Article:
milton-marc-karlin-3.jpgImage from Marc’s video sketches for Milton, shot by Jonathan Collinson

Another key tool for me in pinning down what was going on in the script was to turn it into a storyboard. This was because Marc’s scripts read like transcriptions of the finished films, with editing decisions such as juxtapositions or parallel scenes being written out in full. Although I can’t be sure how useful these storyboards were to Marc, they became a useful way of establishing the relative screen-time complicated design scenes might be likely to get.

It wasn’t always easy working with Marc. Sometimes he wouldn’t know exactly what he wanted – and his dismissal of what he didn’t want or like could be frustrating, especially if his own thoughts were in transit, as they often were, and his briefings unresolved or contradictory. Reference material played a big part in resolving this, and we’d sometimes go through books or cut-out articles, often ones that Marc had brought in himself, looking for inspiration. He seemed at times to be chasing a subliminal image in his mind – the optical equivalent of words on the tip of your tongue – and a photograph or doodle would suddenly nail it down.

The process was a bit scatter-gun at times. More than once I was bounced into making up an on-the-spot budget. Other times we’d ignore the work I’d done because Marc was wrestling with some other unsolved problem which very often had nothing to do with design. Or he’d allow his anger from something else to invade.

For Milton, Marc was approaching design – and the whole development process – in a different way. He had been feeding me tit-bits on Milton since 1997, and when a script turned up in 1998 his plan was to shoot tests and build up design needs and opportunities through practice, so the final step-up to the full production would be as seamless as possible. Time was such a big factor in all of this. Marc would always prioritise giving something the time it needed to gestate – or at least as much time as it was possible to afford; something it is not possible to do normally. Crucially, for me, Marc was prepared to invest some money in this early development work. Design ideas went in before Marc shot tests and edited them – those edited tests then influenced the next level of design, which I was working on when Marc died.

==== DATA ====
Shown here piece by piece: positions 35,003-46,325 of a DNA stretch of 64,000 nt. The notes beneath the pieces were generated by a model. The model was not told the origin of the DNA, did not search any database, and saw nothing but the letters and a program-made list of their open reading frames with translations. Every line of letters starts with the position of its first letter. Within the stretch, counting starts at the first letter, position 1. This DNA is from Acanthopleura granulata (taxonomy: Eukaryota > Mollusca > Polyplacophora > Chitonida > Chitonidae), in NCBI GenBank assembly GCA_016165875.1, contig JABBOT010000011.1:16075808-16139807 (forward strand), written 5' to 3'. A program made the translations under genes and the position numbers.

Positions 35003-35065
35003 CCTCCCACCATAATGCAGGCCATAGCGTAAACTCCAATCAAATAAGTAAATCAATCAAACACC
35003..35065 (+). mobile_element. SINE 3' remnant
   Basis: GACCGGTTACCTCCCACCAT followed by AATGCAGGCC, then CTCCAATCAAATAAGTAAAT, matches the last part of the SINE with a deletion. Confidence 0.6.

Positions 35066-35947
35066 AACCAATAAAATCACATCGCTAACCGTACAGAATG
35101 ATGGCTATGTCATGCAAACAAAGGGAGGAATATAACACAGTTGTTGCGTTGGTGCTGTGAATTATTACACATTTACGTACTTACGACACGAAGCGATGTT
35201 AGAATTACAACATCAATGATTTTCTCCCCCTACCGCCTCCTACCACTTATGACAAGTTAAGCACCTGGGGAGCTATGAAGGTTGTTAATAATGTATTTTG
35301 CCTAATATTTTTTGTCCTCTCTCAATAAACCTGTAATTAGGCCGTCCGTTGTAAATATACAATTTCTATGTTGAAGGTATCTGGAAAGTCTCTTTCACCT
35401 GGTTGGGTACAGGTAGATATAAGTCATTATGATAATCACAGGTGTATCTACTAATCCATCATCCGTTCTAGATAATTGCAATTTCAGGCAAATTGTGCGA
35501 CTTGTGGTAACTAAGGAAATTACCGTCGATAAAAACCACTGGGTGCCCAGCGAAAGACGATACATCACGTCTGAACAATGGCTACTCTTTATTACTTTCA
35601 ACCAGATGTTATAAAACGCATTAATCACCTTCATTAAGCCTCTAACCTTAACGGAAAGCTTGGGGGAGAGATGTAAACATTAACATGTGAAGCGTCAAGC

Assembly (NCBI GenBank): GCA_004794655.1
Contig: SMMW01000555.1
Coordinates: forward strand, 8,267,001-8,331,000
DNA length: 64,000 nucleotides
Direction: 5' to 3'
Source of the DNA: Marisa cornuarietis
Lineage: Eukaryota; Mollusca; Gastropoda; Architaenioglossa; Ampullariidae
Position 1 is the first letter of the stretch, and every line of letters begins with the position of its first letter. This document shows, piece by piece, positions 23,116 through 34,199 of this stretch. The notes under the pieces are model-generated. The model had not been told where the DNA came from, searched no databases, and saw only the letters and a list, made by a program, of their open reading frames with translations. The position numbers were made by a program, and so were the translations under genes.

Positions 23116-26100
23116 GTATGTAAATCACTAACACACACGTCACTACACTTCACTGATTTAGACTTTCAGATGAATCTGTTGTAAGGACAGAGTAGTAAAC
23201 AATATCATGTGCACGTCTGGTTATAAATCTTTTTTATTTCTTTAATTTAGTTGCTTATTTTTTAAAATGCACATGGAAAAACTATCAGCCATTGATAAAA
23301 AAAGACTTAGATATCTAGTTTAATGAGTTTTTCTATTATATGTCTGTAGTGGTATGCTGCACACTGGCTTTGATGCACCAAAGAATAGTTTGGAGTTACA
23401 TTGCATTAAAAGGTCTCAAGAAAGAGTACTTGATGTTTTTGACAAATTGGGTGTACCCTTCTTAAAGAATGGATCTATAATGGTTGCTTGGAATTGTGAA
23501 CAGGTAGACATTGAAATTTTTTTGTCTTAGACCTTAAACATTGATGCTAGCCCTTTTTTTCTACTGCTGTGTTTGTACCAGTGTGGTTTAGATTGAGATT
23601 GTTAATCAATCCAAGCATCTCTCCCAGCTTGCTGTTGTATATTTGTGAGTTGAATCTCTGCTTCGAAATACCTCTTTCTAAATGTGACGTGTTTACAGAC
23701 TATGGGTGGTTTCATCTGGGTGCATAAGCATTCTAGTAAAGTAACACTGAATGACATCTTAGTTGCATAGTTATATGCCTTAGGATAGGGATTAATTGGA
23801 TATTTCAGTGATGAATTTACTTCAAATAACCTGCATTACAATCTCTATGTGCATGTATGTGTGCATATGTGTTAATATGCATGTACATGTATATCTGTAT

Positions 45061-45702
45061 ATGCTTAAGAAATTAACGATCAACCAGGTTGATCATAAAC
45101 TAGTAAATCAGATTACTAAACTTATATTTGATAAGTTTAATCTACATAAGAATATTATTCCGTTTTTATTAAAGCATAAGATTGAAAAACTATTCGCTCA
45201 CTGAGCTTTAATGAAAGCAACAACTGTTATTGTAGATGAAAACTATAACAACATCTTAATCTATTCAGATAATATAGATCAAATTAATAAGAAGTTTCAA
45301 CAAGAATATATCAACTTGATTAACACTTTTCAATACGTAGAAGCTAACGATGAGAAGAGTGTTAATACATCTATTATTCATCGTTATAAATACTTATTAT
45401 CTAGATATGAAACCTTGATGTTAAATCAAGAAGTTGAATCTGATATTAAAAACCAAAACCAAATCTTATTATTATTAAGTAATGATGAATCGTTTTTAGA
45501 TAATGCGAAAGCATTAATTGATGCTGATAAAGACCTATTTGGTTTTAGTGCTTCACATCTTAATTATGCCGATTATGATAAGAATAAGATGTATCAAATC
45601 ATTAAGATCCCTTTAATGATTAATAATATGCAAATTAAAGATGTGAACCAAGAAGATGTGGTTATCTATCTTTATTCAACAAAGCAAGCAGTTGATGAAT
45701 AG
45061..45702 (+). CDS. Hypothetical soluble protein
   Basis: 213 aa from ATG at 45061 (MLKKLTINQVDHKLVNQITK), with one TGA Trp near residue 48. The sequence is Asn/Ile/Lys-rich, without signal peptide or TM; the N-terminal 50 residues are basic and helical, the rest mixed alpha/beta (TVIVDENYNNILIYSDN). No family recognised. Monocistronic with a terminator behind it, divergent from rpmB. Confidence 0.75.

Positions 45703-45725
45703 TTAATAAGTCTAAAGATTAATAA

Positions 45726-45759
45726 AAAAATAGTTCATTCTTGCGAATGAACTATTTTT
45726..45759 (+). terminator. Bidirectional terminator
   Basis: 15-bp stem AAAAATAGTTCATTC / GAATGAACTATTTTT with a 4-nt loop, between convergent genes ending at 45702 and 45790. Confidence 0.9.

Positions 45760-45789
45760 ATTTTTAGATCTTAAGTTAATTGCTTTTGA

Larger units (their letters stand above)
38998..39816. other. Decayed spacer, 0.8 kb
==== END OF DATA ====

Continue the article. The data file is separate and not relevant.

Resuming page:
Paradoxically, for all his openness, Marc possibly held too many of his ideas inside his own head. But you knew that when you turned up with the right sketch or reference photograph, then it was absolutely right. Marc also kept his cards close to his chest; sometimes a casual chat would turn out to be about fixing a design budget for a pitch, or to provide sketches for an important meeting with a commissioning editor or executive producer.

The second last time I saw Marc he was narrowing down the dates for the Milton shoot. Marc’s coffees had been replaced with tea months before, a health kick I suspected. His excitement about Milton, which he was determined to push through, was infectious and inspiring. When we’d finished the meeting he asked me if I noticed anything different about him; he was crestfallen when I couldn’t. He’d just given up smoking, and was hugely pleased with himself – I hadn’t noticed.

Too late now. I never did see a film through from start to finish with Marc. I wish I’d noticed that smoking thing earlier.

Graham Johnston has been designing for theatre and film for the last fourteen years, working mainly with Michael Boyd and the Tron Theatre, Glasgow